So Karen Prior’s memoir, Booked: Literature in the Soul of Me resonates on multiple levels. It shares the experience of one woman’s coming of age. It offers a brief overview of intellectual history. It explores the role of books in the upbringing of children. And it shows how one woman is fulfilling her end of the bargain, writing a book to pass her experience to the next generation.

Writing Prompt

On your journey to grow up, you have gone through a variety of experiments, finding what works and what doesn’t. By writing your memoir, you could pass these lessons along to the next generation. What trap did you fall into, and more important, what tools did you use to climb back out? By leading readers toward the hopeful conclusion at the end of the story, you provide an image of a world that leads through effort toward wisdom.

Notes
Link: Booked: Literature in the Soul of Me

For brief descriptions and links to all the posts on Memory Writers Network, click here.

To order Memoir Revolution about the powerful trend to create, connect, and learn, see the Amazon page for eBook or Paperback.

To order my how-to-get-started guide to write your memoir, click here.

Immersed in a Memoir about Life, Love and Loss

by Jerry Waxler

Read how our collective interest in turning life into story is changing the world, one story at a time.

I wrestled with the decision to read Eleanor Vincent’s memoir, Swimming With Maya about losing her college-age daughter. Did I really want to experience so much pain? However, memoirs about suffering also offer the author’s courage and personal growth, two of my favorite features of memoirs. After I previewed the writing style and assured myself of its quality, I dove in. By the end, I felt fulfilled and inspired by the author’s journey through heart-breaking tragedy to find meaning and dignity.

Early in the book, the author’s daughter Maya dies from a freak accident and as a result, the mother can’t face life. Stuck in agony about her lost daughter, she herself is lost. The quest to find herself carries me through the book like a rafter on rapids. On every page, I wonder, “how she is going to learn to live again?”

Jumping into the memoir Swimming with Maya feels like an immersion in love and longing. The author’s love for her lost daughter is nearly overwhelming, larger than life, larger and deeper than everything. Eleanor Vincent spends every waking minute torn between the past and her own need to figure out how to move on.  The love story of a child who is gone forever vibrates with authenticity and power.

During this long period of grief she grabs onto every possible technique to reduce her pain. She attempts to keep her daughter alive by savoring every moment they had together. And since she believes in life after life, she even talks to Maya and feels her presence. In an unusual twist, Maya also lives in the chest of a man who received a heart transplant supplied by the dying girl. Caught by her fixation on her daughter, Eleanor establishes a relationship with this organ recipient and his family.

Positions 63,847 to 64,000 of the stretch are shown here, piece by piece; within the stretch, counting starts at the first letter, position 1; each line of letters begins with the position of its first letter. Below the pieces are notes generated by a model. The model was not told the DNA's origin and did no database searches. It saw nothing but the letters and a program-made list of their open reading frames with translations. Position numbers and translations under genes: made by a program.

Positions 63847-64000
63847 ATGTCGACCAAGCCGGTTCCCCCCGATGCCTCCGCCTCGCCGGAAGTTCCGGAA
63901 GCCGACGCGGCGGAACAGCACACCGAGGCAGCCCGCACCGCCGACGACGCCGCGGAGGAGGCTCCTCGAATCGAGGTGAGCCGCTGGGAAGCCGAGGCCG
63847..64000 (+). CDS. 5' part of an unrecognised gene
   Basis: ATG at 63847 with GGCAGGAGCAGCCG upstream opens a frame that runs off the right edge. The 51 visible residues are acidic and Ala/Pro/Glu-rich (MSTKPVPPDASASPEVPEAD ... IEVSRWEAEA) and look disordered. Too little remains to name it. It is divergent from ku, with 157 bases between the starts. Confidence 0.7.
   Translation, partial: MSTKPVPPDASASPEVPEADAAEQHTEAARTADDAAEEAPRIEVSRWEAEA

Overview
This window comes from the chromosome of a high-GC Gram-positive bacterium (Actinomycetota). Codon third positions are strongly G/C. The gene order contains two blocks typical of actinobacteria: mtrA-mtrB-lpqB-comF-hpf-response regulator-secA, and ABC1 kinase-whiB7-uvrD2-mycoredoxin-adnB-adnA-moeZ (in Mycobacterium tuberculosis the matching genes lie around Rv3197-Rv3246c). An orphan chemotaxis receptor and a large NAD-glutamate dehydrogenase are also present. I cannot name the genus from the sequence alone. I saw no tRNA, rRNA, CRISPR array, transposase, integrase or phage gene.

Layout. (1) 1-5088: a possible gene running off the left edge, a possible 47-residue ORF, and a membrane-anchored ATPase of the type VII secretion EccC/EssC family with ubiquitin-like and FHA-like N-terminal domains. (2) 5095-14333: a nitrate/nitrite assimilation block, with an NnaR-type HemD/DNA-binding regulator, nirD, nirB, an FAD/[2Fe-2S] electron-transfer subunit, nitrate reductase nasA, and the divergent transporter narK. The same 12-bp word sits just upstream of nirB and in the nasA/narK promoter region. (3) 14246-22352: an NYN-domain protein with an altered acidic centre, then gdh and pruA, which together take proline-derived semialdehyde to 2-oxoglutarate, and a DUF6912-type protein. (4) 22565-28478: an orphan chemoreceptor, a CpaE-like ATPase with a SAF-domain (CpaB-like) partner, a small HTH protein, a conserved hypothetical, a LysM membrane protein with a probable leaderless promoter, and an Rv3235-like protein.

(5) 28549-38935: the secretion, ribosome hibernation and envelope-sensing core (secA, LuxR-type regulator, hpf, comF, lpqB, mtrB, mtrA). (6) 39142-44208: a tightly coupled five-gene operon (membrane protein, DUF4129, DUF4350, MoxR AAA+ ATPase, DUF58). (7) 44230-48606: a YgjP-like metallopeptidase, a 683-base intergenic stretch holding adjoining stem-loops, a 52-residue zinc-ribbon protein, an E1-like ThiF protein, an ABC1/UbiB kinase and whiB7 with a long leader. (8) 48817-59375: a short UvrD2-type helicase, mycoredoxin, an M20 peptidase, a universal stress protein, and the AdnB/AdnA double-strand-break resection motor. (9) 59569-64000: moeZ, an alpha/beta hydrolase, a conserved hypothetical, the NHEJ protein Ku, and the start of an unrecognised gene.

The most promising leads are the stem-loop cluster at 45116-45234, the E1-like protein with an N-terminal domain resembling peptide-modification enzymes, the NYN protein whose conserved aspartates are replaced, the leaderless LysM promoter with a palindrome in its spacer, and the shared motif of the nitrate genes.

Eleanor Vincent’s grief is made more complicated by fears that she caused her daughter’s accident. Was she a bad mother? What could she have done differently? She feels trapped by these questions. Her obsessive guilt is yet another way she keeps Maya alive, turning their relationship over and over in her mind. She rips herself apart to get to the bottom of why she raised Maya so poorly.

This period of self-examination reveals many unattractive aspects of her own life. Her impulses to leave men for no particular reason, to betray men, to move on a whim, put me in an awkward position. I feel judgment rise in my throat. I don’t like these choices. She should have provided a more stable environment for her children. At the same time, I admire her for exploring herself, looking for meaning and answers.

This strange bittersweet mix of criticizing her actions and admiring her willingness to examine them provides one of the most profound gifts of reading memoirs. Rather than looking at this clumsy mothering from outside and clucking my tongue in disapproval, I’m inside her mind, with her, trying to figure it all out.

To overcome her obsessive guilt, she talks to her therapist about her own childhood. She grew up in an environment as chaotic as the one she gave Maya. Her own history gives her clues about her own bad mothering decisions. Then she dives one level deeper and pieces together her own mother’s story. Her mother too had a chaotic childhood.

The story of Eleanor Vincent’s inquiry into her past reveals another profound truth about reading and writing the stories of our lives. Behind each of our stories, are more stories, and as we peel them back and watch the layers fold and unfold, we become wiser about the way life works. This is therapy at its best and soul-searching memoir-writing at its best.